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Archive for April, 2010

Information Resources Relevant to Recent Crude Oil Spill

Friday, April 30th, 2010

In response to the explosion and sinking of the Deepwater Horizon Mobile Offshore Drilling Unit in the Gulf of Mexico on April 20, 2010, the Disaster Information Management Research Center (DIMRC), Specialized Information Services (SIS) Division of the National Library of Medicine has created a new page of links to information on “Crude Oil Spills and Human Health.” The page  is now available at

 The page has links to information on how the United States responds to oil spills, state agencies in the Gulf region that respond to spills, occupational hazards for professionals and volunteers assisting with clean-up, seafood safety and more. The links under “Featured Sites” focus on the latest updates.  

Also, today the Environmental Protection Agency (EPA) established a website ( to inform the public about the spill’s impact on the environment and the health of nearby residents. The website will contain data from EPA’s ongoing air monitoring along with other information about the Agency’s activities in the area. Tutorials

Thursday, April 29th, 2010

Seven tutorials have been added to The topics are:

  • Basic Search
  • Clinical Study Details
  • Customize Your Display
  • Advanced Search
  • Refine a Search
  • Downloading Search Results
  • RSS Feed Setup for a Search

They can be found from the Background Information page. See Quick Tours Available. NLM Tech Bull. 2010 Mar-Apr;(373):e22 for more information.

Change to PubMed Home Page

Thursday, April 29th, 2010

No, you are not mistaken. The PubMed homepage does look different. The graphic was reduced in size, and some of the fonts and colors used were changed to more standard selections for web pages. Read the NLM Technical Bulletin article about the change.

AHRQ Health Literacy Universal Precautions Toolkit Available

Thursday, April 29th, 2010

The Agency for Healthcare Research and Quality (AHRQ) has released the Health Literacy Universal Precautions Toolkit, a health literacy self-assessment tool to guide quality improvement in primary care. The toolkit is based on the principles of universal precautions, or specific actions that healthcare providers can take to make health information more understandable for all patients. It is designed to be used by all levels of staff in practices providing primary care for adults and/or pediatric patients.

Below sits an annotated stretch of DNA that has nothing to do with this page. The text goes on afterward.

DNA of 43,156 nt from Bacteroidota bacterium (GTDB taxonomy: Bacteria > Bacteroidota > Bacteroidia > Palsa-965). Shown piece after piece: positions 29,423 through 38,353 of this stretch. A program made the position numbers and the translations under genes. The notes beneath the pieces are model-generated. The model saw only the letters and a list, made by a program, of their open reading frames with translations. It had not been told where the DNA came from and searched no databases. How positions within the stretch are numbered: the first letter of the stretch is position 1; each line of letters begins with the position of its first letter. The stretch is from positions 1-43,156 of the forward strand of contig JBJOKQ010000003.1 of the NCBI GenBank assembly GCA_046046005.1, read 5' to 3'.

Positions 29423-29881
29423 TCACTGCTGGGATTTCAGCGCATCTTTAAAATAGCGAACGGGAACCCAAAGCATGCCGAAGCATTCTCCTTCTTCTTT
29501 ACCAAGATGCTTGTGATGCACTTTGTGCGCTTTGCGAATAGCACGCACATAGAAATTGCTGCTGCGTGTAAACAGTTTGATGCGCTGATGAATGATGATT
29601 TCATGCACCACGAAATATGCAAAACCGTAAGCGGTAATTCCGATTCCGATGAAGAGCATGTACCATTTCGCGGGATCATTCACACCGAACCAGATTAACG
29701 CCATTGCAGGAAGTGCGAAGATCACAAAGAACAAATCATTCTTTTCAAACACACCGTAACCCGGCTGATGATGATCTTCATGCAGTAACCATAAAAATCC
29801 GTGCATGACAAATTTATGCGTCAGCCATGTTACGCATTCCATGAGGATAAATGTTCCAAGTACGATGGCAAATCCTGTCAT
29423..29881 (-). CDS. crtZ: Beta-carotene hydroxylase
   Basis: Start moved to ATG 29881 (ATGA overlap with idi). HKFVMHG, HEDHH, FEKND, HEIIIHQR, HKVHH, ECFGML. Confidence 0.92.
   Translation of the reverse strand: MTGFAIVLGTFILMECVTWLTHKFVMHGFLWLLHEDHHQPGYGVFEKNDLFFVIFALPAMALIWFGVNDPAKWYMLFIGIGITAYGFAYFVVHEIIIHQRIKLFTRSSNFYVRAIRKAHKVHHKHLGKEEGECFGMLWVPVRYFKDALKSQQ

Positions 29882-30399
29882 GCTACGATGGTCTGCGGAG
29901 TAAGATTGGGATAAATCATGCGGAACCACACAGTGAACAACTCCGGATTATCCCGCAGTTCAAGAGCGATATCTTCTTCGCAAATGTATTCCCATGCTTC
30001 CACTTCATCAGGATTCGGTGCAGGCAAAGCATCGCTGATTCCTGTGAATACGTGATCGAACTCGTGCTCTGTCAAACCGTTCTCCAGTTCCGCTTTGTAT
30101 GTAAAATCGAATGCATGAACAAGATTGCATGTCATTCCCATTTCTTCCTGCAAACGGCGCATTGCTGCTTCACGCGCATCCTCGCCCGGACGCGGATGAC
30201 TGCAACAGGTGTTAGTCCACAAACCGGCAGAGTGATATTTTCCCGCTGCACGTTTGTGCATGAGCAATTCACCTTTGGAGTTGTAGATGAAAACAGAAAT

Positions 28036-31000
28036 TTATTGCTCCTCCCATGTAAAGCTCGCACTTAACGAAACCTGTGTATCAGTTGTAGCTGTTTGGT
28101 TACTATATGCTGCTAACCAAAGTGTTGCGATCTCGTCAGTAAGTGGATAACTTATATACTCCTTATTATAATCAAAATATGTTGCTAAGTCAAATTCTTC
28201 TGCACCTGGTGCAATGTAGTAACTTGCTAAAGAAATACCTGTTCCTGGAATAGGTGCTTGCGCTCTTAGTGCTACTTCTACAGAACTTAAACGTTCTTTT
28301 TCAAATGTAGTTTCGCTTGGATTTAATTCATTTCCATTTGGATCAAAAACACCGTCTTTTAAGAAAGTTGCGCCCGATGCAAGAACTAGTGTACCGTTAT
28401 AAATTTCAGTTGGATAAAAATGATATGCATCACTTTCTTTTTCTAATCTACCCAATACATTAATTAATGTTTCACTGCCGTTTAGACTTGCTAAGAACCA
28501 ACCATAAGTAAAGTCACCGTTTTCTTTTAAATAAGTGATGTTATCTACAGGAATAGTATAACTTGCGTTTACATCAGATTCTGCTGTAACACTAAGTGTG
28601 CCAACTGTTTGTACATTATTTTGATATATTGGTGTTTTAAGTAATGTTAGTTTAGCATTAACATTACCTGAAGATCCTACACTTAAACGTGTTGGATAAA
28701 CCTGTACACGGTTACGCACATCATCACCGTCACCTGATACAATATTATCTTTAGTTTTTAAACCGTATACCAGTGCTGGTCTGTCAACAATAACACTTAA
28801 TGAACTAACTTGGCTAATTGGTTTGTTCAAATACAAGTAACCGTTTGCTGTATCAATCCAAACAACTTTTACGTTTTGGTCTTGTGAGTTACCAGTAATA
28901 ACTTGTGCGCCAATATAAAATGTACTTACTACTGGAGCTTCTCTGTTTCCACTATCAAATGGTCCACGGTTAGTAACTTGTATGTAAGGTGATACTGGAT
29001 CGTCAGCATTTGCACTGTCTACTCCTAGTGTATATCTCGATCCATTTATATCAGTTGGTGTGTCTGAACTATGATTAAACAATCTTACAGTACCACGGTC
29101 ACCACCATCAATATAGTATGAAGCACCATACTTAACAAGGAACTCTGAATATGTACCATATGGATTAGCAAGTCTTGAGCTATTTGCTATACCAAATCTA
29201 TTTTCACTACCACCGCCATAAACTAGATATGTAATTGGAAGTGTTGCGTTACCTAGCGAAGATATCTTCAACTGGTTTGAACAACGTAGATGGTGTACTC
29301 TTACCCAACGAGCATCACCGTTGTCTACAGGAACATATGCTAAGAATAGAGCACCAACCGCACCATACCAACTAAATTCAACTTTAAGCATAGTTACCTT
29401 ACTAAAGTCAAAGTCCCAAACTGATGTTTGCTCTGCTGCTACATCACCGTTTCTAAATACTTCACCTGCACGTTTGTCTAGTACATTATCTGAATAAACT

The toolkit includes:

  • A Quick Start Guide
  • The Path to Improvement, which outlines the six steps to fully implement the toolkit
  • Twenty short tools to identify and address areas that need improvement
  • Links to Internet resources
  • An appendix with resources to support implementation, such as sample forms, posters, PowerPoint presentations, and worksheets.

The toolkit was developed for AHRQ by University of North Carolina at Chapel Hill. Download a copy of the Health Literacy Universal Precautions Toolkit from:
You can also access an online version of the toolkit at: [Agency for Healthcare Research and Quality (AHRQ)]

Update: Health Statistics on the Web Class at HAM-TMC Library is FULL

Wednesday, April 28th, 2010

The Health Statistics on the Web: It’s as Easy as …1, 2, 3! class scheduled at the HAM-TMC Library, Houston, TX, on Wednesday, June 9, 2010, from 9 a.m.-12 p.m. has already reached capacity.

Thank you for your interest in this face-to-face class. The NN/LM SCR will consider offering the class again in late summer or early fall at the HAM-TMC Library.

If you have any questions, please contact Cheryl Rowan at or 713-799-7880.

Health Statistics on the Web Class at HAM-TMC Library

Wednesday, April 28th, 2010

The NN/LM SCR will be offering Health Statistics on the Web: It’s as Easy as …1, 2, 3! at the HAM-TMC Library, Houston, TX, on Wednesday, June 9, 2010, from 9 a.m.-12 p.m.

This 3-hour hands-on course focuses on the location, selection, and effective use of statistics relevant to health on the local, state, national, and international levels. The importance and relevance of health statistics in various contexts will be discussed. Participants will have the opportunity to become familiar with the features and scope of several statistics Internet resources through the use of numerous exercises.